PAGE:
Tuesday, May 7, 2013

Anxious and grateful

General Anxiety Disorder, Obsessive Compulsive Disorder, depression: I wouldn’t wish them on anyone, yet they have shaped considerably the person I am – someone I am generally relatively happy with, even kinda proud of. So it’s difficult to say I don’t appreciate being born with a little faulty wiring and, more so, what I’ve learned through fixing it.

To be appreciative does seem somewhat dismissive, insulting even, to the many victims of mental illness and those who haven’t made it through yet; even to my past self. I’m only appreciative because I finally can be. I didn’t need to waste so many hours – accumulating to years – on unnecessary worry to reach this appreciation, but it is what it is.

Having depression forced me to work out how to be happy; crippling anxiety left me with no choice but to finally embrace uncertainty. I feel like I wound up more relaxed and happy than a lot of people out there in this chaotic world who have no underlying mental health issue. The fact I will probably always be somewhat vulnerable to anxiety helps me to not take it for granted too much.
Everyone feels some level of stress, doubt and anxiety sometimes. Most people don’t require intervention, but they’re no good for any of us. So perhaps those of us that have had to learn how to keep these things in check might actually be better placed to deal with the everyday crap that gets people down than the so-called ‘mentally healthy’! Hooray!

And is it just me, or do some of the best perspectives and lessons on life come from people who have had struggles with their mental health? Maybe it’s because they tend to be more comfortable (or at least familiar) with curiosity, sadness and uncertainty – all healthy and essential, in their appropriate form. Maybe I just relate to them more.
Yet, so often do these people tend to be deep and considerate thinkers that I am genuinely let down when someone who has come through depression or anxiety turns out to be a crap person. I’m generalising, but only because it’s generally true.

Occasionally I do wonder how much anxiety held me back, what I missed out on as a result or how my life might be different. How much more capable and knowledgeable would I be, how much more could I have absorbed, if I had paid attention to the people, words and world around me rather than the constant, disruptive pulse of anxious thought in my head; if my mind processed information rather than obsessive, worried thoughts?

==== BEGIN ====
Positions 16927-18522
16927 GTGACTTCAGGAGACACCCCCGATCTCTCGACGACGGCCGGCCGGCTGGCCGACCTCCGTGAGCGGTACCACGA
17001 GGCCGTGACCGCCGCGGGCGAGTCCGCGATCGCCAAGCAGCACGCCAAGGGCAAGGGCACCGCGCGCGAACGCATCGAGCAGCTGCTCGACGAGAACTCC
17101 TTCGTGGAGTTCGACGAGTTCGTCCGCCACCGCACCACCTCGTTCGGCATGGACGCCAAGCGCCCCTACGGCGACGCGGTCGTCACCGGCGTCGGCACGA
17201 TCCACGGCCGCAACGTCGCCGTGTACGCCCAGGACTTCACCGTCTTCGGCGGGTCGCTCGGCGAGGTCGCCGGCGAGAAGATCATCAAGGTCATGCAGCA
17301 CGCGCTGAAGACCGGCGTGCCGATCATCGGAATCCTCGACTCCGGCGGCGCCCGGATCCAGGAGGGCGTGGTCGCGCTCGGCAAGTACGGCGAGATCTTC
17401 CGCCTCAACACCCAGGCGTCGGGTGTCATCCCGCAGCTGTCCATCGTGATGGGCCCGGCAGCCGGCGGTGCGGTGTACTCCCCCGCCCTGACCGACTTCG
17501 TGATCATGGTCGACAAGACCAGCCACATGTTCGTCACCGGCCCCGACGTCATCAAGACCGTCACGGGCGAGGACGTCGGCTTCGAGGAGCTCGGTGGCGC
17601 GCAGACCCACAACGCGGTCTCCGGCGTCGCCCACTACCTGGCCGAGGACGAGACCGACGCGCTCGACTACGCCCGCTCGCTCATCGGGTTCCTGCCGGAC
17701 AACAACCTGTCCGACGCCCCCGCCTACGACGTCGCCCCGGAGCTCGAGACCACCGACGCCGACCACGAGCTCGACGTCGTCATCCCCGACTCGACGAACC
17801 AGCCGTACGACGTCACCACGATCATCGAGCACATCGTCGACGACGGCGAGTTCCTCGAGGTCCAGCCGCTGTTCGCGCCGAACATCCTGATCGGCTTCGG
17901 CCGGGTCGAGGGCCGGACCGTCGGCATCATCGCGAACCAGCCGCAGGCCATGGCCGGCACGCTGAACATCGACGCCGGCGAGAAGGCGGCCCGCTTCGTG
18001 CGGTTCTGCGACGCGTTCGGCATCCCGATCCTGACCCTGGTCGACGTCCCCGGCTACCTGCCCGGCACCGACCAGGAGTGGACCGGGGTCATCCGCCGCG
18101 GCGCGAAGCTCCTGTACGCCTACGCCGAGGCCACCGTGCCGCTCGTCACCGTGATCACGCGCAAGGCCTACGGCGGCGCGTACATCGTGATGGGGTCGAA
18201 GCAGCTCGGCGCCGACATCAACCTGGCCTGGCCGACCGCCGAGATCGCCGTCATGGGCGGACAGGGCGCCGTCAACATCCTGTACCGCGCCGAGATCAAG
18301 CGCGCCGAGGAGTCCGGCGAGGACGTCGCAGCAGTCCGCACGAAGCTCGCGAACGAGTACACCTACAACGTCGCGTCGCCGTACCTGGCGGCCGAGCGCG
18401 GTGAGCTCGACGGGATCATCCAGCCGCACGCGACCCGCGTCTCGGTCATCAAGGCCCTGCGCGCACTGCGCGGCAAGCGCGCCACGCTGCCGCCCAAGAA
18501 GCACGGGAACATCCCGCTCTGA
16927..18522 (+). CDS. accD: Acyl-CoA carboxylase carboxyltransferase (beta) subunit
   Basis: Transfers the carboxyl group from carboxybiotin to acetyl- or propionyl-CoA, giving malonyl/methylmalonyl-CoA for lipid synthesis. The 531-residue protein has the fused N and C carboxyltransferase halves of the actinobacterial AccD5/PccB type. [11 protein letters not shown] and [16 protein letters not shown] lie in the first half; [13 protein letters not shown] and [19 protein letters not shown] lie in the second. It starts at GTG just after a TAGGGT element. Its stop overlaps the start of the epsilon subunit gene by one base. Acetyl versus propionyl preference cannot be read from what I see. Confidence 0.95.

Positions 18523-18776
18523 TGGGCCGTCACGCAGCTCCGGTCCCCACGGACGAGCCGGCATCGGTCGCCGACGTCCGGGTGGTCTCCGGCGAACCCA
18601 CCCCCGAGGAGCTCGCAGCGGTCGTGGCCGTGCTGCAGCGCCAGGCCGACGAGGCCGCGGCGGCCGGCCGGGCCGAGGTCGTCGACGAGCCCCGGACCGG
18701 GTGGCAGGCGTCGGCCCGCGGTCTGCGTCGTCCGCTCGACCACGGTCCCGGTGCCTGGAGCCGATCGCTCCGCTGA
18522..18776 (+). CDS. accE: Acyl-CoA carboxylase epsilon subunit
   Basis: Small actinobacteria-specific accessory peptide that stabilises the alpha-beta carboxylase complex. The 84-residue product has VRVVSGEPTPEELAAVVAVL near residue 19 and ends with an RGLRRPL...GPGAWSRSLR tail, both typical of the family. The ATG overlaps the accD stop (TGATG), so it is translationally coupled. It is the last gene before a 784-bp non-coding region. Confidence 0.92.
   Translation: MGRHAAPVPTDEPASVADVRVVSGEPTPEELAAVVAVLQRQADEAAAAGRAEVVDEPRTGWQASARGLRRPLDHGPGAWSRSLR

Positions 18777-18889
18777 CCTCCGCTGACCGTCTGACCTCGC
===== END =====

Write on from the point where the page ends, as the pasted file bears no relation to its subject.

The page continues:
It’s interesting to consider but pointless to lament. I’m more interested in how it still affects my thinking (changing thought processes can take a while, ok) and continuing my improvement.

Yes, I would have a lot of strong advice for my 10-27 year old self, but regrets and wishes are a waste of energy, and without the experience I’d have no advice to give on how to live a better life.
The most important thing I learned was to let go of unnecessary, unconstructive thoughts and feelings that hold you back. It’s not just good for dealing with the irrational fear of an anxious mind but a bunch of other stupid things like cynicism, hate, anger, frustration, restlessness, etc. So, having pretty much dealt with the irrational fears, I’m using my new skills to try and let go of those other things a little more – especially cynicism and restlessness (procrastination).

On Saturday I had a chat to one of my yoga instructors after class. I lamented the fact that I haven’t been able to get back into the routine of going to 6am classes for almost 12 months now.
“Just do it,” she said, inadvertently quoting that fantastic bastardised phrase.

And I know that I can.
The doubt I have about whether I will actually do it tomorrow, the uncomfortable feelings that will urge me to make the stay in bed another couple of hours, the discontent mind that tries to convince me it is not ready to face the day – all of these things mean nothing and will pass. I know that for a fact. It is a very basic example of what I have learned about how the mind works but it is, in short, why I’m grateful for my now-minimised anxiety.

Though I’ve been thinking about all this for a while, I must acknowledge partial inspiration by a post Anita Heiss published on her blog about being grateful for depression.

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